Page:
However, while the decrease in the probability of dying for young adults translates into huge gains when aggregated, the effect on individual willingness to bear risk is likely to be negligible. In short, the rise in life expectancy affects mainly the supply side, in particular the cost of providing insurance, while leaving demand pretty much unchanged.

But there is also another side to the story. Men and women aged 60-64 can expect to live another 15-17 years, and those who are yet alive ten years down the line will find that they have another 10 or 11 years to go.

The Options

So the major change, so far as consumers of insurance products are concerned, is that they ought to think of investing more in annuities, to provide themselves with a steady stream of income until their death; though of course the need for annuities will vary with the availability of pension, for the pensioner and his/her surviving spouse.
For those who have managed to save Rs 20-30 lakh at the end of the day, by far the best bet is LIC's Jeevan Akshay, which gives an income of around 9.3 per cent in perpetuity at age 58, followed by the Postal Department's Senior Citizen's saving scheme, which gives 9 per cent on a five-year fixed deposit. At present rates of exemption/deduction, incomes of about Rs 20,000 a month are tax-free until the age of 65, and Rs 30,000 a month thereafter.

If banks now start offering 10 per cent plus on fixed deposits, go for them, but only for shortterm gains. Banks are of little use in the long term. Assuring oneself of an income on the basis of a ‘reverse mortgage' on a self-occupied house is a good option only for those who have no other option. Reverse mortgages typically provide an income for only a certain number of years; for this as well as other reasons, they cover your bank's risk rather than your own.


Only 10-year-old life cos can tap markets

 The insurance regulator may have decided to announce guidelines for equity issues by life insurance companies early next month, but companies which are not yet 10 years old will not be able to approach primary markets.
However, companies that are in existence for 10 years, but have not registered net profits for the past three consecutive years, will be able to do so through the book-building process, Irda chairman J Hari Narayan told ET.
Companies like Reliance Life Insurance and HDFC Life Insurance have expressed their intention of approaching the primary markets for raising additional funds.Given the 10-year stipulation for IPO, Reliance Life will have to wait for another year.

Reliance Life had approached the finance ministry some two years ago for allowing it to raise funds from primary markets . It wanted the ministry’s permission to skip the 10-year stipulation. Irda, it seems, is not too comfortable with the idea.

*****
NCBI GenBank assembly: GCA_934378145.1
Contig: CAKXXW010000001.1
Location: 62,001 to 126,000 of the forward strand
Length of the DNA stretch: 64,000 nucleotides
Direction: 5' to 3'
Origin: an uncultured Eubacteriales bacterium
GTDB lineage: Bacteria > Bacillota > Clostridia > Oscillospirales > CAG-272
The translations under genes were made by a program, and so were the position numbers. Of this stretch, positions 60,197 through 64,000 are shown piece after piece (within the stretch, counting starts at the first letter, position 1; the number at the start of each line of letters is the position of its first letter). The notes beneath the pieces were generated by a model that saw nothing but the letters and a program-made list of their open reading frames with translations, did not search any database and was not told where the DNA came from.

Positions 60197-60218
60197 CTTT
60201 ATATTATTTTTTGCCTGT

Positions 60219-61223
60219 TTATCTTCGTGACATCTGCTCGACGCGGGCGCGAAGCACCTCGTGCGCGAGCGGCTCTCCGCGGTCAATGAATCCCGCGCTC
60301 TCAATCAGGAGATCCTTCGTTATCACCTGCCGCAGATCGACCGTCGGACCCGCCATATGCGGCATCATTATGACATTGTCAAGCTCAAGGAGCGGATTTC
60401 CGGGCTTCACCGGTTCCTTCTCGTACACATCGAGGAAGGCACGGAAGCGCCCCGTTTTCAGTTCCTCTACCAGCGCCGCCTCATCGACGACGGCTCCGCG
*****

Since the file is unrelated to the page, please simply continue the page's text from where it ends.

Technically, insurers will be able to approach the markets once the guidelines for equity issues by life insurance companies are out. “We hope to provide the guidelines in the next 2-3 weeks,” said Mr Narayan .

Thursday, January 13, 2011

How Inflation Impacts Insurers

Inflation is the economic phenomenon of increasing prices for goods and services. It impacts insurers’ claims and general expenses, the value of liabilities and, less directly, the value of assets. Growth in insurers' claims costs has historically exceeded inflation due to additional factors include the effects of increased litigation, changes in social norms, and rising expenses for medical treatment.

Inflation affects life and non-life insurers in different ways

For non-life insurers, unanticipated inflation leads to higher claims costs, thereby eroding profitability. For life insurers, both inflation and deflation are risks. Inflation is often accompanied by rising interest rates, which reduce the value of return guarantees. Rising inflation can have a negative effect on demand, and may lead to policyholders cancelling their policies as well as increasing costs for insurers. In the case of deflation, or if very low inflation persists, interest rates tend to fall. This makes it more difficult for life insurers with large portfolios of minimum interest rate guarantee savings products to earn the appropriate asset returns.

Insurers have several options for mitigating inflation risk

Insurers concerned about inflation risk can mitigate this risk in several ways. On the asset side, insurers can invest in commodities, real estate and inflation indexed bonds, which are most viable inflation hedges. These investments have performed well during periods of high inflation.

Insurers can also modify insurance contracts to shorten the tail and hence the development risk. Insurers can introduce claims made' policies or sunset clauses to address the issue of latent claims. They can also add index clauses linking premiums, limits and deductibles/retention to an inflation-related index.

Reinsurance can also offer insurers protection against inflation surprises. It is particularly helpful in emerging markets, where the risk of high inflation is greatest.

Happy Reading

Insurance cover for nuclear accidents likely

Insurance regulator IRDA is in the early stages of drafting a regulation for covering nuclear accidents.